This leaves the question of whether truck drivers will be willing to swap their gas-guzzlers for a cleaner model that can’t roll coal.

“Some people dislike electric vehicles because of who likes them. But many people simply appreciate the performance. I think the performance advantage of EVs overcome some of that cultural bias,“ Peter O’Connor, an energy analyst at the Union of Concerned Scientists, said.

The environmental benefits of an electric pickup truck are clear. Pickups are less fuel efficient than the average car, with the most efficient pickup doing 24 miles per gallon compared to 40 mpg for a large car.

Transport is currently the single largest source of emissions in the U.S., overtaking the power sector in 2016.

Increasing the efficiency of these high emitting vehicles could be the best way to reduce transportation emissions, according to a briefing released in May by the Baker Institute for Public Policy at Rice University.

The paper found that, for every 100 miles, improving the fuel efficiency of a single Ford F-150 by 5 mpg would save the same amount of gasoline as a 6 mpg improvement to six Priuses.

It also points out that the vehicle displaced by a truck driver upgrading to a more efficient pickup is likely to be dirtier than that displaced by a new Tesla driver, who probably already drove a pretty efficient car to begin with.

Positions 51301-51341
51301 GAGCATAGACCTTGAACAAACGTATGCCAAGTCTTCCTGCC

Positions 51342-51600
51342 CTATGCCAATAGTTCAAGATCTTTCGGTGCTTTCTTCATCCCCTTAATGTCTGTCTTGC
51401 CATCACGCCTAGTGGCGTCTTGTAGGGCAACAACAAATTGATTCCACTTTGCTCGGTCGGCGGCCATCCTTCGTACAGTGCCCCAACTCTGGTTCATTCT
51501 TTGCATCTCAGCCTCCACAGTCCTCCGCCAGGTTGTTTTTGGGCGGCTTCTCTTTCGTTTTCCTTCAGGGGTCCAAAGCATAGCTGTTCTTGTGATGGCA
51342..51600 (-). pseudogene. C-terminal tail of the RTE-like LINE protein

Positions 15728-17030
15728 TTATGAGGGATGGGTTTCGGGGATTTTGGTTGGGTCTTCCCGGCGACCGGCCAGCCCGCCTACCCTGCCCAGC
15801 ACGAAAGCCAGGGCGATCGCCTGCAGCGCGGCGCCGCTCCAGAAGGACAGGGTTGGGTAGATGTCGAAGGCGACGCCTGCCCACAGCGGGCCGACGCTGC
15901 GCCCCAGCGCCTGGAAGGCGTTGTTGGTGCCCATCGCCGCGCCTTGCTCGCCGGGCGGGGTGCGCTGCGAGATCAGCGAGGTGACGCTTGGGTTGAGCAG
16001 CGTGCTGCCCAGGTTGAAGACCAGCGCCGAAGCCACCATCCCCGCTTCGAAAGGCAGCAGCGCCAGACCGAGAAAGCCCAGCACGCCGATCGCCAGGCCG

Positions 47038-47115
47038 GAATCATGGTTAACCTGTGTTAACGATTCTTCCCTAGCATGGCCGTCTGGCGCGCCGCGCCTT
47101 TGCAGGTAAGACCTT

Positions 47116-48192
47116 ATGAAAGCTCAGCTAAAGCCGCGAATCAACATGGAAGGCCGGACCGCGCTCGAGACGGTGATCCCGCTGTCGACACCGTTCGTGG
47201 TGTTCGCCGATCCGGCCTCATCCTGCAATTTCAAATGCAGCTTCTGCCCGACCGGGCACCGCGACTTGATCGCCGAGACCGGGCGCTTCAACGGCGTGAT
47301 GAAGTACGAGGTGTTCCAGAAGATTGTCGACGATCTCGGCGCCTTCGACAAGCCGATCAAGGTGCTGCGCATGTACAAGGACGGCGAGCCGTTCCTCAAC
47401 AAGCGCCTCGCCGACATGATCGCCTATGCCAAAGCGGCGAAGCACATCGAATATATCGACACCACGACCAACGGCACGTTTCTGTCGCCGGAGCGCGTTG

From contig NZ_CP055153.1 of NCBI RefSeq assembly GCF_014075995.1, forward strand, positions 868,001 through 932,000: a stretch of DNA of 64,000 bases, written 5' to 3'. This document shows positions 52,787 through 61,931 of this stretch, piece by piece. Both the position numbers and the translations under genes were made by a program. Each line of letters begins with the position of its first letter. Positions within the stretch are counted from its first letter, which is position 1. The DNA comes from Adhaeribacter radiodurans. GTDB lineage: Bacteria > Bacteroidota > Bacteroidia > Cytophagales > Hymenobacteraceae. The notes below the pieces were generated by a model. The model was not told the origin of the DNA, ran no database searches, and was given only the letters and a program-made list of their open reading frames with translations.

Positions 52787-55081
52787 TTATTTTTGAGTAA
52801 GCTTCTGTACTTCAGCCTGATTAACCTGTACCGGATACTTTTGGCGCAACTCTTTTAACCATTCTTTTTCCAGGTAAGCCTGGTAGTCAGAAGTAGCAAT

►  White House: $4,000 more for families with business tax cuts

By slashing corporate tax rates, the Trump administration said Monday, the average U.S. household will get an estimated $4,000 more a year.

This stunning 5 percent increase was met with skepticism from tax experts and Democratic lawmakers who said the math was flawed. Spread across every U.S. household, the White House analysis claims it would generate “conservatively” an income jump totaling $504 billion, or about $200 billion more than the revenues currently generated by the corporate income tax.

With this new report, the White House is making a populist argument for its proposal to cut the 35 percent corporate tax rate to 20 percent. Trump has pitched his tax plan as supporting the middle class even though the details point to major companies and the wealthy as the biggest winners. Polls suggest that voters generally frown upon the idea of cutting taxes for businesses — essentially rewarding these firms for avoiding taxes by exploiting loopholes and keeping profits overseas.

“Trump complains about fake news — this fake math is as bad as any of the so-called fake news he has complained about,” said Senate Minority Leader Chuck Schumer, a New York Democrat. “This deliberate manipulation of numbers and facts could lead to messing up the good economy the president inherited.”